of ill-feeling. This is now done away
with, and theie need be no fear of 8
clash between the Cubans and the
"The American soldiers ore a finf
set of men, and do not give any trou
ble. We aro done witli war, and want
peace, but nevertheless we would nevei
tolerate tl'e condition of affairs which
is reported to exist in Porto Rico.
"General Brooke, I am told, is about
to name a committee of Cubans, whe
will aot as his advisers. Mendez Cap
ote, president, of the assembly at Santa
Cruz del Sur, will bo placed at the
head of the commission.
"General Maximo Gomez will re
main in the field until the army is dis
banded. He will then make his home
in Havana. After the men in the
army are paid ctl, we will try to prove
to this country that we are fully able
to govern Cuba.
"The paying off of the army is the
most important move toward establish
ing tranquility on the island. If we
should not be able to raise the money
trouble with the men would follow."
8hl on the Way.
Washngton, Jan. 18. The navy de
partment was informed today that the
Bennington sailed from Honolulu or
the 7th inst., for Guam, in accordance
with the orders of the navy department.
On the way over she will stop at Wakt
island and take possession of it for use
as a cable station. The Castine sailed
yesterday from San Juan da Potto Rice
for Gibraltar. She is going to the
Philippines to reinforce Dewey's fleet.
Kaldwln Will i:bullil.
San Francisco, Jan. 18. The Bulle
tin says that Lucky Baldwin has de
cided to erect an eight-story fireproo:
building on the property occupied bj
the old Baldwin hotel, which wai
burned several months ago. The build
ing will cost 13,000,000, and as soon at
the ruins of the old building can be
cleared away, the work of constructor;
; Oregon L"glalature I Far A hood of tho
8 late I'rinter.
Salem, Or., Jan. 17. The I ;isla
ture is as yet devoted chiefly to the
preliminary work of receiving new bills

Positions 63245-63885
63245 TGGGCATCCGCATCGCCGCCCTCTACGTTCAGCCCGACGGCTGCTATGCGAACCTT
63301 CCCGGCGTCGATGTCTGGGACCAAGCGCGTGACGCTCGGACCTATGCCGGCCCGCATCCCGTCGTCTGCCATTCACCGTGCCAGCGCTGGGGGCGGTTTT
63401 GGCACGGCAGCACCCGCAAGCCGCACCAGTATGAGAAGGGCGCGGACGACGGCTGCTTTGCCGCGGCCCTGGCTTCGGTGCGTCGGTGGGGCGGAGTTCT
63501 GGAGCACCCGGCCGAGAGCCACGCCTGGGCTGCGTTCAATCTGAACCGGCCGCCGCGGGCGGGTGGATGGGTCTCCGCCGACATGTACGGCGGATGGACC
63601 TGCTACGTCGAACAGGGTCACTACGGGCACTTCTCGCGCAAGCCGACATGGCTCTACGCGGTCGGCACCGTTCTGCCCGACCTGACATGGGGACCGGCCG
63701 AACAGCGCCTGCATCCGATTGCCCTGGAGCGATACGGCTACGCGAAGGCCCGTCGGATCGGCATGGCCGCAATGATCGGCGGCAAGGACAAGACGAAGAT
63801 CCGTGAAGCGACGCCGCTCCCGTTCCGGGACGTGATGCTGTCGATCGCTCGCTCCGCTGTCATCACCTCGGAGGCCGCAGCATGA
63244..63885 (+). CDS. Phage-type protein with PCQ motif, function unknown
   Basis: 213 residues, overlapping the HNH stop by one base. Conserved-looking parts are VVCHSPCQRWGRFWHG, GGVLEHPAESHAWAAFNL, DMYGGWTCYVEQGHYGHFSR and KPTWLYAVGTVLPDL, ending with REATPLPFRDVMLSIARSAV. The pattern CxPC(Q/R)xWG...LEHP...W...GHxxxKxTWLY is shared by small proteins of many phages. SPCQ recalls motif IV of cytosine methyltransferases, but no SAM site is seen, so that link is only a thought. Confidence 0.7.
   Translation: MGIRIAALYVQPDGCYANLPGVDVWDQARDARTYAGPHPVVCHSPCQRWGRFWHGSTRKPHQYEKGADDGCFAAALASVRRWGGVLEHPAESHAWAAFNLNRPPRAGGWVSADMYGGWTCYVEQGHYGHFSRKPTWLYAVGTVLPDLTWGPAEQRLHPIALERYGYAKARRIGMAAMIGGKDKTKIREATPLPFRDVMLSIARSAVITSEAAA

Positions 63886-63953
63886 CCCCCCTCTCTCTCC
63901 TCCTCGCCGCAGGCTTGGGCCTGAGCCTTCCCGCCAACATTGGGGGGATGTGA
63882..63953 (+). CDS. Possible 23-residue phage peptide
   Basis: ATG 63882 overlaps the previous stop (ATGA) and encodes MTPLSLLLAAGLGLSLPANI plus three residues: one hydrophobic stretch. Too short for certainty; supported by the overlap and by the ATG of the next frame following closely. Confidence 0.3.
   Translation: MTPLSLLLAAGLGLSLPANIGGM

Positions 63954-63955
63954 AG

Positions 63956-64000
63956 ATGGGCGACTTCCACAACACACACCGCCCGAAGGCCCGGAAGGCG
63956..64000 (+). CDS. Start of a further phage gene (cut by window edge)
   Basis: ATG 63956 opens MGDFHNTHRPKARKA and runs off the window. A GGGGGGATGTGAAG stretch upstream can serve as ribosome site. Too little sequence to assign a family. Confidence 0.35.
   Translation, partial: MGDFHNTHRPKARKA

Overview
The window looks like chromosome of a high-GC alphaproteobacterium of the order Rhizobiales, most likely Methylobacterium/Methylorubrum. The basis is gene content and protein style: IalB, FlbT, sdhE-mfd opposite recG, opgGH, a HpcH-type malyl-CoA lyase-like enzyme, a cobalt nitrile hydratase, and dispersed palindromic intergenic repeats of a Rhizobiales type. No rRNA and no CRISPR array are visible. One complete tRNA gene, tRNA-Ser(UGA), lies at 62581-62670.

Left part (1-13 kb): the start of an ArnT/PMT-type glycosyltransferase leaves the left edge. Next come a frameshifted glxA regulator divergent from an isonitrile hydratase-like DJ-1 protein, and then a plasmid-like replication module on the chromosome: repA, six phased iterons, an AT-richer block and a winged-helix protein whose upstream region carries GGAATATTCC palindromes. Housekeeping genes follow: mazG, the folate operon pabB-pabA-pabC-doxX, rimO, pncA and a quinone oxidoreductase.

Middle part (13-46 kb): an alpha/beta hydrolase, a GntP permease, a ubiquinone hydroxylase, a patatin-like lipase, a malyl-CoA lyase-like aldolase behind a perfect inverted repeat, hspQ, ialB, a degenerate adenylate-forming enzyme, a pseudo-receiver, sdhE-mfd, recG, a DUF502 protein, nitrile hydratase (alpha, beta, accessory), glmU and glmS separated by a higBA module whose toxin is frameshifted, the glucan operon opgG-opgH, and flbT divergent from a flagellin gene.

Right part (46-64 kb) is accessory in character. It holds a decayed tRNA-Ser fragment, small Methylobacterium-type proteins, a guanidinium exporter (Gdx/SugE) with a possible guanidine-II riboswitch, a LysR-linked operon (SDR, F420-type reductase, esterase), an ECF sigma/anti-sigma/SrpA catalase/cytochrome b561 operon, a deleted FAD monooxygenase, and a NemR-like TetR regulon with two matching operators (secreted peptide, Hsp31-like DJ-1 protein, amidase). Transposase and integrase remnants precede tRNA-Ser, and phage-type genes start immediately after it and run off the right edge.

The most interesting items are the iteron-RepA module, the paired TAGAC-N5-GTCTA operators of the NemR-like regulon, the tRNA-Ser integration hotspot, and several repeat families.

and is still so far ahead of the printer
that committees have notliing to do.
lint one measure has reached the acute
stage, and that is the bill to add two
justices to the supreme court. Having
passed the bouse last week it is now in
the senate, where it tests awaiting its
second reading The bill is warmly
supported, and it looked last week as
if it were bound to pass; but it loses
steadily under discussion, and its
chances are now very dubious. Objec
tion to it so far as it is expressed ap
pears to test chiefly or wholly on the
question of its constitutionality.
The general proceedings today weie
of a perfunctory and monotonous kind.
Introduction and first reading of bills
occupied the whole time in both houses.
This is likely to bo the order for the
balance of tho week. Tho usual flood
of propositions, wiso and otherwise,
is pouring in, the greatest number of
com so, being destined to dio in com
mittee. Twenty-two bills were intro
duced in the senate this afternoon.
Halt a dozen were read the second
time, and one authorizing the town of
Antelope to borrow $5,000 to build
water-works was .passed. A house
joint memorial to congiesss for 'eli
sions for Indian war veterans, the
Fame as Mexican war veterans, was
A house resolution for the investiga
tion of tho atfuirs of the school land
board was concurred in.
The house convened at 2:30 this
afternoon, pursuant to adjournment.
The proceedings opened with tbe sec
ond reading ami reference of bills, but
owing to the fact that tho state printer
had, not caught lip with printing, the
house returned to tho first reading and
introduction of bills. Eight bills were
lead the second time and referred to
the proper committees. One was passed
and two were .withdrawn. The bill
that passod was Whitney's, to amend
the oity charter of Albany.
l'roteftt Agnlnat the Kxcluaion of Alien
From l.uke Atlin.
Olympia, Wash., Jan. 17. In the
senate on motion of Land, Judge Mc
Gilvra, of Setittlo, was granted permis
sion to address -the senate. Inasmuch
as it bad been announced that Judge
MeGilvra had up a senatorial lightning
rod, there were some quizzical expres
sions on the faces of several senators